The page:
I went home, threw some clothes and my laptop into a backpack, and headed off toward a friend's house in SoHo, on higher ground, as wind lashed the trees back and forth. As I hurried away, a flash of light illuminated the ominous cloud cover. I heard a gigantic explosion behind me. It sounded like a bomb. Later on, I learned the Con Edison power plant on 14th St and Avenue C had just blown up. An hour later, the entirety of downtown New York plunged into darkness. For the next few days, a large area of downtown Manhattan was without power.

The morning after the storm, I walked back to my house. Everything was closed except for a few delis and restaurants serving hastily made sandwiches and coffee out of thermoses. Deli workers were trying to get rid of everything perishable from their refrigerators and freezers. In the East Village, people stood around on street corners, dazed expressions on their faces, inspecting the damage from the flood. I biked uptown, to stay with my mother on the Upper West Side, higher ground that was comparatively untouched.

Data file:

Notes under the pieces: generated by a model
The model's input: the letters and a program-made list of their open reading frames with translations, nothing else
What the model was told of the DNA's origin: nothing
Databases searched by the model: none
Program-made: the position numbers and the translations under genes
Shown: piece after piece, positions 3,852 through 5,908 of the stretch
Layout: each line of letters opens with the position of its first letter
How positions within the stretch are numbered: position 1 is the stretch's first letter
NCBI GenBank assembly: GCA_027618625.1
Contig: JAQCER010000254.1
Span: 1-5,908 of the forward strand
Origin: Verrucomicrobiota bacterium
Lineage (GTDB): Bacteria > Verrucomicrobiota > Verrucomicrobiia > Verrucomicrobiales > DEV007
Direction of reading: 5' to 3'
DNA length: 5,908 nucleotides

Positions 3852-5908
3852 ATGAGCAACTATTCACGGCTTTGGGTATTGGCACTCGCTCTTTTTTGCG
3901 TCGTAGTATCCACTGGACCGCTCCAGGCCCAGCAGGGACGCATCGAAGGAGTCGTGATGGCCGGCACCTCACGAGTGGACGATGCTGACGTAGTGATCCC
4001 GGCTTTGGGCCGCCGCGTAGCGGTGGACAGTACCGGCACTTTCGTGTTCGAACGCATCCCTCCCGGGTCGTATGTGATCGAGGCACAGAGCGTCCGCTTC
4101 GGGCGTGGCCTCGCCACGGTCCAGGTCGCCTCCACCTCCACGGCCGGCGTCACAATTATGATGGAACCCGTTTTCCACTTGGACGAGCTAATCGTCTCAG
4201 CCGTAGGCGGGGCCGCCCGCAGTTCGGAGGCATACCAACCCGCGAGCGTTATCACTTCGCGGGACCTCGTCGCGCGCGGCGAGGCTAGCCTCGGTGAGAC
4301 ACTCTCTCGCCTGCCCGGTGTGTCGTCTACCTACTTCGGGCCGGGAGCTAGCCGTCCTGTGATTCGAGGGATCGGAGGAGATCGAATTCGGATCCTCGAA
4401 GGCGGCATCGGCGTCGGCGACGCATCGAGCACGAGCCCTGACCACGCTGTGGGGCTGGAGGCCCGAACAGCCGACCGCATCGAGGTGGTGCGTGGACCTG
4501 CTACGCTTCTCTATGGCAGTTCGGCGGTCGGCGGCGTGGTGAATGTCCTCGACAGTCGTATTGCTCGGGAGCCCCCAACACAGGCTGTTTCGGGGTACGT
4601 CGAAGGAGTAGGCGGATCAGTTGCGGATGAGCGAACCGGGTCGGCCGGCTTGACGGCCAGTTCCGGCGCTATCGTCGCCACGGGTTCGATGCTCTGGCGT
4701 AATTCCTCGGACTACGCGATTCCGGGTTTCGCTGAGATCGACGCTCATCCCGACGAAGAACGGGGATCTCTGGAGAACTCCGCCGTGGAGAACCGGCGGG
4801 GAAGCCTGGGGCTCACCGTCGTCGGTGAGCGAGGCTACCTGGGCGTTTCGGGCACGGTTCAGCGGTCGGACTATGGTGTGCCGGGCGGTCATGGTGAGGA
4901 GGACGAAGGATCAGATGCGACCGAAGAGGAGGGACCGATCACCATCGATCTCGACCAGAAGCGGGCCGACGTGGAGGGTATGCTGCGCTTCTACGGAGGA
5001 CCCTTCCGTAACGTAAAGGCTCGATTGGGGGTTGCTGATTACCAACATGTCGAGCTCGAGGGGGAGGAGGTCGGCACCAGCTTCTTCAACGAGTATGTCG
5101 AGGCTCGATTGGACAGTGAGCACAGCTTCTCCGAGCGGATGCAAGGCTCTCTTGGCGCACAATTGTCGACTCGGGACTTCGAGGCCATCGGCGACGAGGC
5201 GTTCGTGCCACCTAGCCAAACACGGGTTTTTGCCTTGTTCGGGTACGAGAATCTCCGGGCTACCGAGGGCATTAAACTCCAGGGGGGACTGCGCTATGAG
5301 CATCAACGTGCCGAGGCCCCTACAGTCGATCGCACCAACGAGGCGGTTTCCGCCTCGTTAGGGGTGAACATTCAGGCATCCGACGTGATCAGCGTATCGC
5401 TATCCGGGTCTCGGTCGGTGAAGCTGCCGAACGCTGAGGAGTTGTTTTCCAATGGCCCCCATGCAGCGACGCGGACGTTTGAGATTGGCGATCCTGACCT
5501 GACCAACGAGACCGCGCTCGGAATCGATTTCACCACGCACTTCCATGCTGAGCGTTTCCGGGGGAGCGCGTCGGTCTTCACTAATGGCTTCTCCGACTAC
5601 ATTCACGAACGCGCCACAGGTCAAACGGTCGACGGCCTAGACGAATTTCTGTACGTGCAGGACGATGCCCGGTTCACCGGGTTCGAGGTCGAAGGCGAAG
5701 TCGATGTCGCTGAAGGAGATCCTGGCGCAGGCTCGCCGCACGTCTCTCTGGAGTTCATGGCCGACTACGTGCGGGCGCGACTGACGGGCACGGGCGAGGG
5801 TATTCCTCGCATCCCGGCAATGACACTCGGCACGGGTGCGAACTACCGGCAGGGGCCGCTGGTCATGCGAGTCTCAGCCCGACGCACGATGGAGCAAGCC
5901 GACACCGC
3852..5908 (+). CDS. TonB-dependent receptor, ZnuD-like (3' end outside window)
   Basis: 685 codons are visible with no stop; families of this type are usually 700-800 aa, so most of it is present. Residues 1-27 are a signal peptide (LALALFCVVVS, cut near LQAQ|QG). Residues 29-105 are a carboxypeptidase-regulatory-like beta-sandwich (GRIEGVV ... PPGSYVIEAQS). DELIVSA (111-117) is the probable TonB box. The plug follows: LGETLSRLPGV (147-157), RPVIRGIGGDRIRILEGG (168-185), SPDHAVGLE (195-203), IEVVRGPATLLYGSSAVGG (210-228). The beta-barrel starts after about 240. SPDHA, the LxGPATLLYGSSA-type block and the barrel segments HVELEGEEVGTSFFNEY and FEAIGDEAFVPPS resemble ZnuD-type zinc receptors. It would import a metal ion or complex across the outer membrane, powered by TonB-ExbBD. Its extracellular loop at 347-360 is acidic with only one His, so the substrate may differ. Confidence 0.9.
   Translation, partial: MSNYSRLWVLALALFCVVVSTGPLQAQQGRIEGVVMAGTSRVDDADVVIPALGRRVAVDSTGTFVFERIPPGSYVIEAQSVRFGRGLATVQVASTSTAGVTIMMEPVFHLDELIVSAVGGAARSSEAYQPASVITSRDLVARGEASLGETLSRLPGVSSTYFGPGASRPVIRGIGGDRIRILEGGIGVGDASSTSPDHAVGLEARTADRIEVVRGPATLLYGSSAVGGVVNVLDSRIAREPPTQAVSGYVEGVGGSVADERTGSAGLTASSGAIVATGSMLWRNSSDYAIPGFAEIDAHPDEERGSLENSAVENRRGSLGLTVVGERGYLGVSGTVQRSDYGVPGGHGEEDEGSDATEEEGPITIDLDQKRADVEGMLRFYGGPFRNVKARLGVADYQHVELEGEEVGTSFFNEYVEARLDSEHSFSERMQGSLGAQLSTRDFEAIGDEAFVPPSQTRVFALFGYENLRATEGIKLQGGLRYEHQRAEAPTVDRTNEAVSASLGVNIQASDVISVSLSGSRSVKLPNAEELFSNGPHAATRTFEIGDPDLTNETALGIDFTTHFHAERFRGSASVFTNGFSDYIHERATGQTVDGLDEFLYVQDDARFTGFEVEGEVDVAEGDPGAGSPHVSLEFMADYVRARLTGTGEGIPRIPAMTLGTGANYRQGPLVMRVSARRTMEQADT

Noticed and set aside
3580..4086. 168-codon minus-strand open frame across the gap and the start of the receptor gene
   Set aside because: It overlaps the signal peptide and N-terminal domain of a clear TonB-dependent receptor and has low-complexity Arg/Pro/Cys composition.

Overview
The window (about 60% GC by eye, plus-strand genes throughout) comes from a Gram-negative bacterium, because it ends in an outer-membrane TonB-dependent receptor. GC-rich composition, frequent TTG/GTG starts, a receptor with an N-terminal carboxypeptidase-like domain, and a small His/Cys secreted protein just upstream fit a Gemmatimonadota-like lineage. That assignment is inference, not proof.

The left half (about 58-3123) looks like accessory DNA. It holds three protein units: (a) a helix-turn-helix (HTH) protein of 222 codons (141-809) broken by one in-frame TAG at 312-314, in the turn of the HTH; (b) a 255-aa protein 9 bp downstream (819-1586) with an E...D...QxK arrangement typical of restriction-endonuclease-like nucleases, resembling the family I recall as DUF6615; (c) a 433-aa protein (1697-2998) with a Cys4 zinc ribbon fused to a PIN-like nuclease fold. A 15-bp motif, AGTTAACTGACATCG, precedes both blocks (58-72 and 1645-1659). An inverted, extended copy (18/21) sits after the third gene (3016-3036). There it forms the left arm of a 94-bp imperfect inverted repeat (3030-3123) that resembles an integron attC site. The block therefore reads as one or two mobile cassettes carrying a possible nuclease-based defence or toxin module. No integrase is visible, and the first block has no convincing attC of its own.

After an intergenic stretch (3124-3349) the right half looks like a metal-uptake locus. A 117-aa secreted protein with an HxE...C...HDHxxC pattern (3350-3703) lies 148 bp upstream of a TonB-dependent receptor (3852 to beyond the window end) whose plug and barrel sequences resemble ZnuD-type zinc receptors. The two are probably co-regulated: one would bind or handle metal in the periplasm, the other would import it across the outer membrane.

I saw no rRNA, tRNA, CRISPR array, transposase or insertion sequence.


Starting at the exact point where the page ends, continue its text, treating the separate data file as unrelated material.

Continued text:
I was supposed to fly to Mexico the next day to give a TedX talk at a festival, commemorating The Day of the Dead, in an old colonial town popular with expatriates from the US and Europe. My talk was going to cover, in condensed form, the theme of this book: The ecological crisis as initiation - as an opportunity for us to engineer a self-willed, rapid mutation in human consciousness. But the airports were closed and my flight was cancelled. I assumed I wouldn't be able to go.

Then I received a call with an invite to fly on a private jet to Mexico. The jet belonged to a media mogul, the CEO of a major conglomerate. The CEO and his wife were dedicated Burners - they were power players in the scene. They had started the festival in Mexico to bring some of the Burning Man vibe to their second home. They owned a beautiful villa overlooking the town as well as a company making the world's most expensive tequila.